Updated: Jul 30, 2021
By Vicky Gill
"It is evident that our education systems are in desperate need of reform in light of the pandemic."
There is no doubt that the way in which we now consume the majority of our content is online and through devices. However, one area that remained largely untouched by this change has been education. The ability to have students in classrooms and lecture halls were equalisers where no one was put at a technological disadvantage. This has been disrupted by the pandemic. The ways in which we learn have changed, especially for university students due to significantly larger numbers of students in lectures than in school classrooms which have made forming ‘bubbles’ and keeping rooms well ventilated very hard.
Yet, whilst the vast majority of those studying at universities, and those isolating at home from school, are online learning, little has been put into place to ensure that there is equal opportunity for all students so that they all have the same access to resources.
"The ability to have students in classrooms and lecture halls were equalisers where no one was put at a technological disadvantage."
The government had plans to allocate and provide devices such as laptops to schools who would in turn loan and distribute them to those who do not have access to such resources at home. This was a welcomed policy, and it indicated that the government was listening and aware of the technological inequalities, yet this has ended up being a failure due to distribution issues with many schools receiving just a fraction of the devices needed. This highlights a very tricky situation for schools and for parents. We know that having sustained access to education is important, especially for those in exam years, and as the article linked above suggests, there has been a fall in attendance due to children having to isolate which means that for many who do not have access to laptops, due to the implementation of this policy, are missing out on perhaps weeks of education.
There were policies in Labour’s 2019 manifesto (such as free broadband and a national education service that included “well-funded schools with lower class sizes”) aimed at tackling the inequalities that were, pre-pandemic at least, rarely mentioned. In an age where smartphones are a necessity to keep in contact with people and to navigate through normal life (especially now with the tracing app) there is also now an expectation to have a working computer at home so that you can return to some sort of remote normality. With libraries shut due to the pandemic, especially during the two national lockdowns, children were without even shared or public access to computers. There is a fear that due to the economic downturn we are seeing, public libraries will inevitably take a hit because of supposed reductions to council budgets. This should not be allowed to happen if we truly care about equal access and opportunity, especially to our young people who may not have the resources to buy books, and as aforementioned have access to a device or to a stable internet connection.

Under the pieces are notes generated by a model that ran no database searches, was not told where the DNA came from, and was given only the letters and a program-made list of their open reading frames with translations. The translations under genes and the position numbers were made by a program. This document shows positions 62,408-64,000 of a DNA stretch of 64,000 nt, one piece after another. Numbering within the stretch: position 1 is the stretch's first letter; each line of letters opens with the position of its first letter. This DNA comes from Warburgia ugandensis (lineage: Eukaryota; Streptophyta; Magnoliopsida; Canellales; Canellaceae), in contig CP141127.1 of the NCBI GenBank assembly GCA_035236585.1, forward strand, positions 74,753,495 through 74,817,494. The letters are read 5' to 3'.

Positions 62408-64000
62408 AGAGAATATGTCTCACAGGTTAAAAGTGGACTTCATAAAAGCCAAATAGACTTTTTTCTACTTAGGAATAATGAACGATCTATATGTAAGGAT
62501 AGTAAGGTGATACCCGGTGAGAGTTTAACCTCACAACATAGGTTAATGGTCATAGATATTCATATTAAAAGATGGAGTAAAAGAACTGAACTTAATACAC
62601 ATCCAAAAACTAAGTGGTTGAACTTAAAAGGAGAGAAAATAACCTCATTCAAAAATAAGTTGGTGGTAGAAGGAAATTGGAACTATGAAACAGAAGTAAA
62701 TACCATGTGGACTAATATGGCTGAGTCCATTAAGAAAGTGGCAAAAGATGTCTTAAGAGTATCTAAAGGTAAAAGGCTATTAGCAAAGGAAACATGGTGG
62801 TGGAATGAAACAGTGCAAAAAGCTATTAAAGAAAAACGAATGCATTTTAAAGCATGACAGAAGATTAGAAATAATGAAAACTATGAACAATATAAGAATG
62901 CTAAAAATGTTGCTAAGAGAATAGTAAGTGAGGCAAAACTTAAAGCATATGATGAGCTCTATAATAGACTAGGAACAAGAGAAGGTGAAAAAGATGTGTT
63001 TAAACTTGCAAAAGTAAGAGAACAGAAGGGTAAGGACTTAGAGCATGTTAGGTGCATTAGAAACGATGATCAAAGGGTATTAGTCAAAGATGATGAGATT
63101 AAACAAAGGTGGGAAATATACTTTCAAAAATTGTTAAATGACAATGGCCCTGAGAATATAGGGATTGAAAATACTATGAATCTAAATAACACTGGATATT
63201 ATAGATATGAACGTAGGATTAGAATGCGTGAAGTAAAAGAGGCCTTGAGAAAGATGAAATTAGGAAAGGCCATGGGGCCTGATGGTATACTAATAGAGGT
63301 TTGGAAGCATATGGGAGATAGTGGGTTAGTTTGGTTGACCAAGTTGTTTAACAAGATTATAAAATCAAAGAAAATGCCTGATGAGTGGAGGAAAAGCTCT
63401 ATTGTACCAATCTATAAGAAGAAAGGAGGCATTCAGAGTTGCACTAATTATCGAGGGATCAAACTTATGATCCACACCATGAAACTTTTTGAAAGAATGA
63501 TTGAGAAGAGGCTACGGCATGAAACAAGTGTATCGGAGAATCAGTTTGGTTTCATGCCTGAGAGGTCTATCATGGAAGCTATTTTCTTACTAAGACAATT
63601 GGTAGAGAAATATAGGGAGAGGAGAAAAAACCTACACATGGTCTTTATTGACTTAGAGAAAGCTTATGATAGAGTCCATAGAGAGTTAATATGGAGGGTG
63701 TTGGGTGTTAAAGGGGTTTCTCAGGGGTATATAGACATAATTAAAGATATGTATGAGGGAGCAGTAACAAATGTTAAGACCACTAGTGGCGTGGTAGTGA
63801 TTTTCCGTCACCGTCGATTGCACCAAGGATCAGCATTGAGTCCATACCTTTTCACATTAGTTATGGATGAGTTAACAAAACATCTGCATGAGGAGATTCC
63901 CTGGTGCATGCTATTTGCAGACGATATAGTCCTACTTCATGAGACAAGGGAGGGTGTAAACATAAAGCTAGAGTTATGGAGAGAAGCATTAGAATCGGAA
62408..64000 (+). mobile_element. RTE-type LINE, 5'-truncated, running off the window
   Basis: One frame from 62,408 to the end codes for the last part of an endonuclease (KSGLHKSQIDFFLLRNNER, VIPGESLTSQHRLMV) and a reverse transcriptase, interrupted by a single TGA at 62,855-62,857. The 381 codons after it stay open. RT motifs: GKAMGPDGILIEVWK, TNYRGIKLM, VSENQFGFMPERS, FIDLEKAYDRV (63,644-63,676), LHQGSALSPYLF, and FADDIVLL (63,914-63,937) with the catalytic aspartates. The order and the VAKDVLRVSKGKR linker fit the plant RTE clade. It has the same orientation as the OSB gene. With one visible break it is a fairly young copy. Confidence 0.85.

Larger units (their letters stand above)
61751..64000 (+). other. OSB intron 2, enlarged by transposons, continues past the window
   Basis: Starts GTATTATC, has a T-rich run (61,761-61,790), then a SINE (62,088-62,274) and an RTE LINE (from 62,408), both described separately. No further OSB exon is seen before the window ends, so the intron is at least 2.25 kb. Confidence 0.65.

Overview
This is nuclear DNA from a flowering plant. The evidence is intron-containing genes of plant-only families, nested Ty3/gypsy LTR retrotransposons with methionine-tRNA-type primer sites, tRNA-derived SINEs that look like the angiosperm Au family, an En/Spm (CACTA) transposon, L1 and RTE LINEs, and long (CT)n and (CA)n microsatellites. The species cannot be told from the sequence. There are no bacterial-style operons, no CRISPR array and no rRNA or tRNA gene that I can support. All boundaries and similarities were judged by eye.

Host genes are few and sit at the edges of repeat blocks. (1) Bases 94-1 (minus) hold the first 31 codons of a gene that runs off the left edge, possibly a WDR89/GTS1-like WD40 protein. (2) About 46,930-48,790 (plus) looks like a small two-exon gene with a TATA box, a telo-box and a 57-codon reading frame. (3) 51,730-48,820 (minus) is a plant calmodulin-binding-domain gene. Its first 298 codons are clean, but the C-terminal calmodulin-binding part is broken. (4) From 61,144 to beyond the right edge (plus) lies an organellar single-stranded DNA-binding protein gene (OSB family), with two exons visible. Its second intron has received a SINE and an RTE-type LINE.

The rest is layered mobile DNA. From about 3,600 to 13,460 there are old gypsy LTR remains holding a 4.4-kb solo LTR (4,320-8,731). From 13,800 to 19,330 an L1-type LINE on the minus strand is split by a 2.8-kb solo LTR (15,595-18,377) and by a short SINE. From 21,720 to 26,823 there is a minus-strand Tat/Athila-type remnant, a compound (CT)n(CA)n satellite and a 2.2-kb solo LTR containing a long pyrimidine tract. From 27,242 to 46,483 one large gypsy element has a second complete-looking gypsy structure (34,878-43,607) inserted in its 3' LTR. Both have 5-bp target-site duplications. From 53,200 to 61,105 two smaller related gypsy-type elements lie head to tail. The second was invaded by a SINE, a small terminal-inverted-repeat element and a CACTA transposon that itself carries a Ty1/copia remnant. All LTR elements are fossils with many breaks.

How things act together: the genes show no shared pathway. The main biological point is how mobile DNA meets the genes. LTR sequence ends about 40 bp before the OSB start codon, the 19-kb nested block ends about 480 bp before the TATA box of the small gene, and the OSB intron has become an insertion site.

A different situation is occurring within universities, however. University libraries have access to resources such as digitalised books and other research tools; libraries are open in many cases, although you may need to book a study space in advance, and universities offer hardship funds and bursaries if you need financial aid to buy equipment. Yet, the sense of isolation and disconnect is very much the same. The promise of having some face-to-face teaching meant that the majority of students, especially those in their first year, decided to move to a new city with hopes that there would be a semblance of ‘normal’ university life with small in-person seminars and tutorials, but have instead been left feeling isolated and abandoned by the universities.
There is a marked shift between the way in which teaching at schools and sixth forms differs from universities and the smaller, more intimate and interactive settings of tutorials and seminars in many cases has been lost due to a lack of planning. The isolating method of learning online, from black screens on zoom calls, to group emails has had a huge impact on the mental wellbeing of many students. I personally think that working with people, especially face to face, when I was in my first year was a comfort; the familiarity of learning in this way was reminiscent of classes at school, and was also an opportunity to get to know people - even more so when considering how many people were in lectures and ultimately how overwhelming that felt.
"The isolating method of learning online, from black screens on zoom calls, to group emails has had a huge impact on the mental wellbeing of many students."
It is evident that our education systems are in desperate need of reform in light of the pandemic. It has taught many of us that human connection and interaction is valuable in learning, discussing, and sharing ideas, and is perhaps something we have taken for granted. Furthermore, without such policies and initiatives to ensure that students in the education system have equal access to technology and resources regardless of whether they are physically in or out of school – during school holidays for example – we will fail to support children through the minimum that is required of them in the education system, never mind giving them access to resources that help them find their own interests.
Vicky Gill's interest in politics grew after participating in the UK branch of the European Youth Parliament in 2018, and after doing a module on the 20th century social and political history of the UK at A-Level.
Disclaimer: All views expressed in this piece belong solely to the author and do not reflect the views of Demographica as a company.